Herman Cain is talking about his brush with colon cancer.

And it’s a reminder that black men are far more likely to die early. Black men have a life expectancy of 69 years, six years fewer than white men and far shorter than men of other ethnic groups.

Here are some of the most recent colorectal cancer numbers from theCenters for Disease Control:

In 2007, 62 out of every 100,000 black men in the United States were diagnosed with colon or rectal cancer, the highest rate of colorectal cancer of any US group.

Overall, men were more likely to get colorectal cancer than women — almost 53 of every 100,000 American males compared to 40 per 100,000 females.

Reporting colorectal cancer incidence rates for 2007, the Centers for Disease Control and Prevention urged regular colorectal cancer screening for all average risk adults 50 years and older to cut deaths from colorectal cancer.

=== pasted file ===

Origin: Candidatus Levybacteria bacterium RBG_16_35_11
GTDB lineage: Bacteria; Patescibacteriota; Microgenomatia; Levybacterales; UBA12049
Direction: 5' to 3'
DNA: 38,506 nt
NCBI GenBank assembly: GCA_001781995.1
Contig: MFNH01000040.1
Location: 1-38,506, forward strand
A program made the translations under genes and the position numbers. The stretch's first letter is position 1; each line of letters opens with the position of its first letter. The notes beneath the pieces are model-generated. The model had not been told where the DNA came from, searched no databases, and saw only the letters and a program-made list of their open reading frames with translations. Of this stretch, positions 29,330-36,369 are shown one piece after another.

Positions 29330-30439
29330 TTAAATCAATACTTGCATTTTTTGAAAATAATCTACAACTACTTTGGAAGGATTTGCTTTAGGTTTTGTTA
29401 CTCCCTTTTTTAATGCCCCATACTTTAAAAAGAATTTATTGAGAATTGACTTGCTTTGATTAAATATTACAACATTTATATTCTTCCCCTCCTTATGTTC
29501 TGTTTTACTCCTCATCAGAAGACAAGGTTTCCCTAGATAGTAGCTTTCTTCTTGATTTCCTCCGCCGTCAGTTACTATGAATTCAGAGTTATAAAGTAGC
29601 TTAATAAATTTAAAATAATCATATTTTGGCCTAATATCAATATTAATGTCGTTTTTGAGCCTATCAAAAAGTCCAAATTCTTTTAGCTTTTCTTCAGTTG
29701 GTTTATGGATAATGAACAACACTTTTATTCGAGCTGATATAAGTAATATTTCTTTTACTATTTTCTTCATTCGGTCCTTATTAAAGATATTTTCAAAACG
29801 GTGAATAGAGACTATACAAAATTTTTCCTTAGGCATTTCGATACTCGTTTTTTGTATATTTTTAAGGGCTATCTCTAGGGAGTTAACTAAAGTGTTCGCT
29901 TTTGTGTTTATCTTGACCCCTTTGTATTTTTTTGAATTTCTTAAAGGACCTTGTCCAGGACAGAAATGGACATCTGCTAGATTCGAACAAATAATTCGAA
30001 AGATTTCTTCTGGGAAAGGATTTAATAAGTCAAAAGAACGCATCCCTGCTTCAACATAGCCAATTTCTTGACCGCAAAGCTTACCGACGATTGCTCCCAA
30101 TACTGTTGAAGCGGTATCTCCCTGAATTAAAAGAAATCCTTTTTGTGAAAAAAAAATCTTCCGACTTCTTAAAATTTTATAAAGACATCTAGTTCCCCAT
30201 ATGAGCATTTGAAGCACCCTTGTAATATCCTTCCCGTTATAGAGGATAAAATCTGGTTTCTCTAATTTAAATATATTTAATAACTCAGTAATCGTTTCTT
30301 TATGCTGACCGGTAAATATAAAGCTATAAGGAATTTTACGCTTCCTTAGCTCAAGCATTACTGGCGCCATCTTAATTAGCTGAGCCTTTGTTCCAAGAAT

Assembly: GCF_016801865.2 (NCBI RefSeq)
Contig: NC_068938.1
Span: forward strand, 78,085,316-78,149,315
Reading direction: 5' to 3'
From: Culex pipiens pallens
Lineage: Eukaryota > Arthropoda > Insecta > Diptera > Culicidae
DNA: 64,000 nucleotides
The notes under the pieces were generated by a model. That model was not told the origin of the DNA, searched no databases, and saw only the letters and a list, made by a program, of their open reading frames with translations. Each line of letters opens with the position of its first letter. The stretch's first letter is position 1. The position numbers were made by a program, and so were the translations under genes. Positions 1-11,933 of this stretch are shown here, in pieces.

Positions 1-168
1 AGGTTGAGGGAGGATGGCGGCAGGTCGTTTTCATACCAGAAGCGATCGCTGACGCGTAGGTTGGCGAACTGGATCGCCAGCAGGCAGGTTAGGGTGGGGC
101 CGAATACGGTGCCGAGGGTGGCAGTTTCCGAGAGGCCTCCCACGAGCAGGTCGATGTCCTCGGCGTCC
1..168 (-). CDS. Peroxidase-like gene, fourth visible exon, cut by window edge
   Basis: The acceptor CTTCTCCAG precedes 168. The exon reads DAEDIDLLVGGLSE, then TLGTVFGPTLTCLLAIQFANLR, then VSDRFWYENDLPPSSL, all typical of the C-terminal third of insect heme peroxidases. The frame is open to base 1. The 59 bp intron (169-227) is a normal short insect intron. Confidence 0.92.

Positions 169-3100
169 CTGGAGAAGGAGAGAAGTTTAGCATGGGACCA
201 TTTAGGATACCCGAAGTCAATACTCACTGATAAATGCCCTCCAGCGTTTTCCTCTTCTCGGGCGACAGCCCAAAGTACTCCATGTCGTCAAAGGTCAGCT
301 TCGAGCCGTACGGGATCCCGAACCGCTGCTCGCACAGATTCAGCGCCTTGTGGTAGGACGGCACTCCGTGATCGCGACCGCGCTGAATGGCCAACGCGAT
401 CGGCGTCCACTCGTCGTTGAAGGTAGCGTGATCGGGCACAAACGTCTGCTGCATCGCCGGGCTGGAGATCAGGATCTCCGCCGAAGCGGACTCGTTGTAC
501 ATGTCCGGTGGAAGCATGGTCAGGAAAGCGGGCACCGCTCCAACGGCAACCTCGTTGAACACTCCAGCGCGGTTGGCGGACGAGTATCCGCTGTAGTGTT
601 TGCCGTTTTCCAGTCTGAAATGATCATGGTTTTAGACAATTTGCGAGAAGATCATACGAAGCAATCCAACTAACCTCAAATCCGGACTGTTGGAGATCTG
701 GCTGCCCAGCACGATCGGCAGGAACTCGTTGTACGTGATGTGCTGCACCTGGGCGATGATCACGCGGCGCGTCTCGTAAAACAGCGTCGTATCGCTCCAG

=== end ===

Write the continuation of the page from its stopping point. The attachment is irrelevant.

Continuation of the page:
It’s a topic that many have weighed in on over the years. Columnist DeWayne Wickham wrote this piece in 2009:

Colorectal cancer in African-American men is often discovered in its later stages not only because the lack of health care keeps many of them from going to the doctor, but also because cultural taboos cause many who have medical coverage not to respond to the early warning signs.

I was lucky. I put aside my hang-ups and, in doing so, may have saved my life. Browning didn’t fare quite as well as I did; he did have cancer. But had his cancer gone undetected, he might not have lived long enough to come before us last week to talk about the promising cancer research that he and others are doing.

Get tested if you haven’t already.

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